Review: The Angel of History

Death, to a degree unlike any other life event, spurs a person to recall the past, even when he desperately wishes to forget. Jacob, the aging Arab American poet in The Angel of History, has kept company with death for years, watching every close friend he has known wither away in the AIDS epidemic. Now Death is holding court with Satan and a host of saints in Jacob's apartment, the poet's fiendish cat Behemoth their only audience, as Jacob flees in search of his sanity. In the spirit of Mikhail Bulgakov's satirical masterpiece The Master and Margarita, Rabih Alameddine conjures an elegiac comedy with aplomb, his incantations rich with sincerity and irreverence.

The National Book Award finalist for An Unnecessary Woman warmly introduces a charming devil, who proceeds to interview the many guiding spirits of Jacob's life in the poor man's living room, asking Death, the foremost, "Why do you remember him?" To which Death responds, "He is an Arab, so I would have to attend to his loved ones sooner rather than later." Their conversations crowd into the stream of Jacob's consciousness as he sits in the waiting room at a mental health clinic, hoping desperately to escape the memories of loss that have haunted him since childhood.

Born Ya'qub to the young Yemeni maid of a wealthy Lebanese family, the illegitimate child of the couple's son, the poet knows strife from the beginning: seeing his mother degraded in a brothel, being stripped of his dignity by nuns at his Catholic school, his heritage stirring hatred in the hearts of Americans. He moves to San Francisco, a haven for homosexuals like him, to discover new forms of shame and fresh iterations of cruelty, with naught but a small island of friends to buoy him before it, too, dissolves, in a torrent of fevers and Kaposi sarcomas. These memories, prompted by Satan, flash through Jacob's mind against his will as he waits to see a psychiatrist. Eager to be locked away for several days for observation, Jacob finds momentary solace in objectifying his beefy clinic attendant, a dead-ringer for Lou Ferrigno. "Would I be able to take him home with me after I was done here?"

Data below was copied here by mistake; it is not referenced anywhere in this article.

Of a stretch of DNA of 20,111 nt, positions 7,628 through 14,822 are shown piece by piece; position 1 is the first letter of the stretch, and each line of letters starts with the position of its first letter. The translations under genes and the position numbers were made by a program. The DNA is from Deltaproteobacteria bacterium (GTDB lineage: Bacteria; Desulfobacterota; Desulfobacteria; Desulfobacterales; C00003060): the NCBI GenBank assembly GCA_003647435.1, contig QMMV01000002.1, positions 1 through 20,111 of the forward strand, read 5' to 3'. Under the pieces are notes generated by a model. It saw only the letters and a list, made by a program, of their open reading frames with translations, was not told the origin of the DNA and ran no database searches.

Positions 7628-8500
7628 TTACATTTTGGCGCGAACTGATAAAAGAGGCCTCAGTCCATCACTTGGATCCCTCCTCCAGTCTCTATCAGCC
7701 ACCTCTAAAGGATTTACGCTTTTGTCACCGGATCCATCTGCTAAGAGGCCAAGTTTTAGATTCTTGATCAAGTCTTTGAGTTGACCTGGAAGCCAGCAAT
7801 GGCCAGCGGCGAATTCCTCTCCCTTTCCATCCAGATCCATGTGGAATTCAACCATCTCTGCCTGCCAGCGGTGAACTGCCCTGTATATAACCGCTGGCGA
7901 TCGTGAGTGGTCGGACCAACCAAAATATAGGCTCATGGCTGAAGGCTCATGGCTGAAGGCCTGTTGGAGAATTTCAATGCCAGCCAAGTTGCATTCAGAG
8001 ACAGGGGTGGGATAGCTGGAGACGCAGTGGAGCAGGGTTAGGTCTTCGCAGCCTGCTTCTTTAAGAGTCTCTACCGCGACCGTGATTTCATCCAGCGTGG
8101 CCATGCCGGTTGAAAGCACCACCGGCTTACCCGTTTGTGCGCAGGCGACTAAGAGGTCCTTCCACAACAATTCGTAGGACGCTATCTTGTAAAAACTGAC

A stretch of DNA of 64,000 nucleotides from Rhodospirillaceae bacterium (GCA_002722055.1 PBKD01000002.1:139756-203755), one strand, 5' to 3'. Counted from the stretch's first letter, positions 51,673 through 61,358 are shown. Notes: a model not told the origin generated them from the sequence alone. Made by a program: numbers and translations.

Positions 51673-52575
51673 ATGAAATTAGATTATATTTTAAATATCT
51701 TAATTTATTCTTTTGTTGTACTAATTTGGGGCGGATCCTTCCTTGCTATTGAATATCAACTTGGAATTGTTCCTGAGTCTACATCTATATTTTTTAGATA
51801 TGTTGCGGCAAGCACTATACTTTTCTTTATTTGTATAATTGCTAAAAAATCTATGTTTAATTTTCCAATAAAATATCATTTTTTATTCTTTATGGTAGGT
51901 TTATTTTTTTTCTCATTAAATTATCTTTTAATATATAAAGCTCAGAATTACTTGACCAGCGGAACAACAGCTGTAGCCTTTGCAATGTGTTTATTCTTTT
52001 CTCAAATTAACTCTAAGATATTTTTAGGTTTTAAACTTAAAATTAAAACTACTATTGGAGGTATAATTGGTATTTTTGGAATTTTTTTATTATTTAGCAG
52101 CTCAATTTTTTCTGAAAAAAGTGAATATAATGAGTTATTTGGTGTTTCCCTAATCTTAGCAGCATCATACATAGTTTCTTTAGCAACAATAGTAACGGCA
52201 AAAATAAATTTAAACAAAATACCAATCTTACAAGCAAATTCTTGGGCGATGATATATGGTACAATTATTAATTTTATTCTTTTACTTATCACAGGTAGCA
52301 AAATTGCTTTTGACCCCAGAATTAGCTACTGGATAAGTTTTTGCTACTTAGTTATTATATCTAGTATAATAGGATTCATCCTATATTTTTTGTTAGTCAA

Alameddine is an entrancing storyteller, imbuing the quotidian with magnificence and undermining solemnity with sauciness. As endearing as he is ribald, Jacob is the remnant of a generation lost to illness, shouting at oblivious young gay men, "How can you not know your history... how can you allow the world to forget us... the grand elision of queer history?"--even as he would like nothing more than to unlearn his own painful past. Adrift and slightly unhinged, Jacob is a beautiful soul shredded by an unholy host of invisible forces. The Angel of History is outstanding, a novel that leaves a lasting mark. --Dave Wheeler, associate editor, Shelf Awareness

Shelf Talker: National Book Award finalist Rabih Alameddine magnificently conjures Satan and Death as armchair commentators on the tragedies that one gay Arab American poet has faced in his life.

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